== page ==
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//
// To Throw
void PrintType(object obj)
{
    if(obj == null) 
    {
        throw new ArgumentNullException("obj")
    }
    Console.WriteLine(obj.GetType().Name);    
}

//
// Not to Throw
void PrintType(object obj)
{
    if(obj != null)
    {
        Console.WriteLine(obj.GetType().Name);
    }
}

What principle to keep?

Personally I prefer the first one its say developer-friendly(notified about each "anomaly"). The second one its say user-friendly(let user continue work even if "inside" not everything does right).

I think that is more complicated to find errors and bugs in the maintenance phase when you silently let the things to go on. If something goes wrong you are not notified at once, and sometimes have errors far away from the main error cause, and spend a lot of time to find it.

What do you think?

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1  
How is silently failing to report a bug "user-friendly"? What else is wrong that's being masked by this "user-friendly" approach? –  S.Lott Mar 25 '10 at 11:55
    
@S.Lott : By "user friendly" I mean that the user first of all will not see strange (for it) exception messages, and secondly will allow to continue doing an (even incomplete) action, instead of an application crash or something simiar if exceptions are not properly handled. –  serhio Mar 25 '10 at 12:00
3  
Exceptions should be exceptional. Does this warrant an exception? I can't say, without knowing more about your situation. –  Thomi Mar 25 '10 at 12:00
2  
@Thomi: Yes, but in order to make them really exceptional, you should be aware of its existence - so throw it. –  serhio Mar 25 '10 at 12:12
1  
I never really understood why you wouldn't want to throw the exception. Why not properly handle the exception and inform the user that there was an error and that it has been taken care of gracefully? –  Kyle Mar 25 '10 at 13:00
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14 Answers 14

up vote 7 down vote accepted

If the method body handles the null obj properly (in other words, obj != null is not a requirement), then there's no need to throw an exception.

In all other cases: Throw. Let the client take responsibility for their flawed input.

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The second one is lethal. Failing silently is always the wrong thing to do. Suppose this were the banking system in the bank that holds your account. Would you like it if there was a problem paying in your salary and the system silently ignored it?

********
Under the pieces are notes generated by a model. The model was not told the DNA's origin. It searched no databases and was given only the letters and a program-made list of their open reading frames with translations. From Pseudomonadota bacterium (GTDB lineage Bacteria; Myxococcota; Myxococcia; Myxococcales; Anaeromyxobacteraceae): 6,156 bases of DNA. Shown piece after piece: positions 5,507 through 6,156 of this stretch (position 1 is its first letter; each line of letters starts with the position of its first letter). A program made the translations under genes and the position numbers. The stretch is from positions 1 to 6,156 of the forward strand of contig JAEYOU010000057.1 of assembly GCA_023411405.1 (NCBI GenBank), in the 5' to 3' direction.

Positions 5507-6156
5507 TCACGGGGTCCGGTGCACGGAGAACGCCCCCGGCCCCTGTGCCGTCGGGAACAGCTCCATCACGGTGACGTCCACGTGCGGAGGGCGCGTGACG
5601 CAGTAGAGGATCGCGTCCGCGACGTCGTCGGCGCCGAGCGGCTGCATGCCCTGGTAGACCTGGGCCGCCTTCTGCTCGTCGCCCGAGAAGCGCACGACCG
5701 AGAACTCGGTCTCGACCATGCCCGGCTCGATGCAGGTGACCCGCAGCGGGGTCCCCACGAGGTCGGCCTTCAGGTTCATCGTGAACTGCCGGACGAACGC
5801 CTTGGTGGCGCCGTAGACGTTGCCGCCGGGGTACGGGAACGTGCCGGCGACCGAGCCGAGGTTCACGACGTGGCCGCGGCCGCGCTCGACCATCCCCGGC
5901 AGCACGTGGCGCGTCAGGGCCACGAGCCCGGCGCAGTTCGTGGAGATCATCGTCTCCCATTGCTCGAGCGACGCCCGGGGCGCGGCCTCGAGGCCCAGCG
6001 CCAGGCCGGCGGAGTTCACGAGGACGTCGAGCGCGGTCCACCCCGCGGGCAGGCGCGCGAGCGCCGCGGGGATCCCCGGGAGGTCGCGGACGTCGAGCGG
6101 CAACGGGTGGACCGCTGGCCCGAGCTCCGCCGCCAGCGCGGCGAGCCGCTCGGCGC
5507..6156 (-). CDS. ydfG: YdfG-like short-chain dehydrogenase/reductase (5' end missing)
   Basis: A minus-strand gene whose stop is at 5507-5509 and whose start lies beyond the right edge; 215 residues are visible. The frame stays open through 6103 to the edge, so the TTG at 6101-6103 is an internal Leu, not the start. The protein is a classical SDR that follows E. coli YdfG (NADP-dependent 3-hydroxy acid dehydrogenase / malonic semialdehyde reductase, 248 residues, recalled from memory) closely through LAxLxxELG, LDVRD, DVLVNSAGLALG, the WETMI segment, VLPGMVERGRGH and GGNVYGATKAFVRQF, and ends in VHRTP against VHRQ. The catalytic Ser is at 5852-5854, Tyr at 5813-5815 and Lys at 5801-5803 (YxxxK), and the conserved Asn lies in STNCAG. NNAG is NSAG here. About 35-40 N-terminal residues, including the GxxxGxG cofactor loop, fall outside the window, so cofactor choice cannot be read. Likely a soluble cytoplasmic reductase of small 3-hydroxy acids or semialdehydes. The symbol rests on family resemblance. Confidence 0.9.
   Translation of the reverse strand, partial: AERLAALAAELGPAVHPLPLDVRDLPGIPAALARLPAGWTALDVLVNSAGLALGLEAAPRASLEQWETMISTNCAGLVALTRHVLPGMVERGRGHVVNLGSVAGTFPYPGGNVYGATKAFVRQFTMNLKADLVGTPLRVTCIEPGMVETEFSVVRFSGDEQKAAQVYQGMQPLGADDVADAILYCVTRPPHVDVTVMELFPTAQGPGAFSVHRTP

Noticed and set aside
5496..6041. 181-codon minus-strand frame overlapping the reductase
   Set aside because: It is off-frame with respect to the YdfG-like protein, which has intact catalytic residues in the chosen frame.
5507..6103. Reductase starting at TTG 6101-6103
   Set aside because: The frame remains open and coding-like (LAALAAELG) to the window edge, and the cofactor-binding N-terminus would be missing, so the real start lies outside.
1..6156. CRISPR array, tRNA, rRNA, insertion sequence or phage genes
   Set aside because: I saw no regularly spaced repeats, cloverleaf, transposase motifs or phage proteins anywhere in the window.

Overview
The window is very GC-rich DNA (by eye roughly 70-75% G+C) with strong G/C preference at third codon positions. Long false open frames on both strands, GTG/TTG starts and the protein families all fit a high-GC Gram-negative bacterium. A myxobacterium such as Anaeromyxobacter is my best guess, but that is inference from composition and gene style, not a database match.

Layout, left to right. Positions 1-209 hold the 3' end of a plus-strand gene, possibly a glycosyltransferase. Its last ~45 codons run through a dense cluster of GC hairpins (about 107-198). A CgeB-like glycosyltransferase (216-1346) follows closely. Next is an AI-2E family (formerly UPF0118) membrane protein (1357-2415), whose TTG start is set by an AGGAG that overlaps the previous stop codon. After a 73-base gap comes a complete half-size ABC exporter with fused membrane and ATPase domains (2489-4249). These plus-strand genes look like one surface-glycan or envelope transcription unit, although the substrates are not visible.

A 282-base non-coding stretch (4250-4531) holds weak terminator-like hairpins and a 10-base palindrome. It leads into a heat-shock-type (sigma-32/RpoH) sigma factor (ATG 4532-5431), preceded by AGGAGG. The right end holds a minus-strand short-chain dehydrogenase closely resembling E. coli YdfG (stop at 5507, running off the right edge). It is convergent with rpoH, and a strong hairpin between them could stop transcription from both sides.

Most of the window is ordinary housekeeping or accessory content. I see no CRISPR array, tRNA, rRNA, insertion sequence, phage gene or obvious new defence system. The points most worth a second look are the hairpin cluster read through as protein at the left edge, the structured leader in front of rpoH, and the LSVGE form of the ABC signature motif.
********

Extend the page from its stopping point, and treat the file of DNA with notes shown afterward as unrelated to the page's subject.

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6  
+1: How is it "friendly" to pretend the bug doesn't exist? –  S.Lott Mar 25 '10 at 11:56
3  
It depends on the invariants of each function. Is null a valid value? Is the argument optional? If it is a bug in the application then aborting should be the way, if it is a rare exceptional condition then throwing is appropriate. Else, if the parameter is optional then ignoring it is appropriate. –  David Rodríguez - dribeas Mar 25 '10 at 12:00
    
The question seems to presume that the exception shan't generate user notification. If I'm reading it right, that assumption is flawed. –  msw Mar 25 '10 at 12:01
1  
Sorry, I disagree - sometimes, failing silently is what you want - it depends on the context of the problem. –  Thomi Mar 25 '10 at 12:01
1  
@Thomi: Failing silently is hiding a known error. Problems cannot and should not be hidden. If this null value is part of the requirements, then catching and hiding the exception is not a "choice", the if statement is the required design. –  S.Lott Mar 25 '10 at 20:56
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Throwing an exception (if null is an error) seems far better than silently ignoring an error.

There is a third option you can consider:

void PrintType(object obj)
{
    Console.WriteLine(obj.GetType().Name);
}

This also throws an exception when obj is null. The advantage of this, is that less code is involved. The disadvantage of this approach is that it is more difficult to tell whether obj can be null.

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note that instead of ArgumentNullException("obj") you could write ArgumentNullException("Cannot print a null object") to be more explicit. –  serhio Mar 25 '10 at 12:26
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Throw.

Let the caller of a function determine if it is important enough to throw an exception to the user on a null value, but the function itself should throw because of the invalid argument.

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I'd say that it depends on your (developer) preference. From the user perspective, he should never see an unhandled exception, but it does not mean you cannot use exceptions.

I prefer the first one, because I find null to be a totally unnecessary (and annoying) construct, so I make effort to code without it. If there is a null somewhere, someone made a mistake, so the best thing is to just barf out instead of pretending everything is ok.

In the end it depends on what you consider to be the semantics of the method. If the method is supposed to accept nulls, then you should pick option number two. If the method is supposed to only accept real arguments (which I prefer), then you should pick option number one.

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Always Throw, except in debugging/diagnostic code. It is most embarassing to have a NullPointerException that occurs in production code at a point where only a debugging message should be generated, e.g.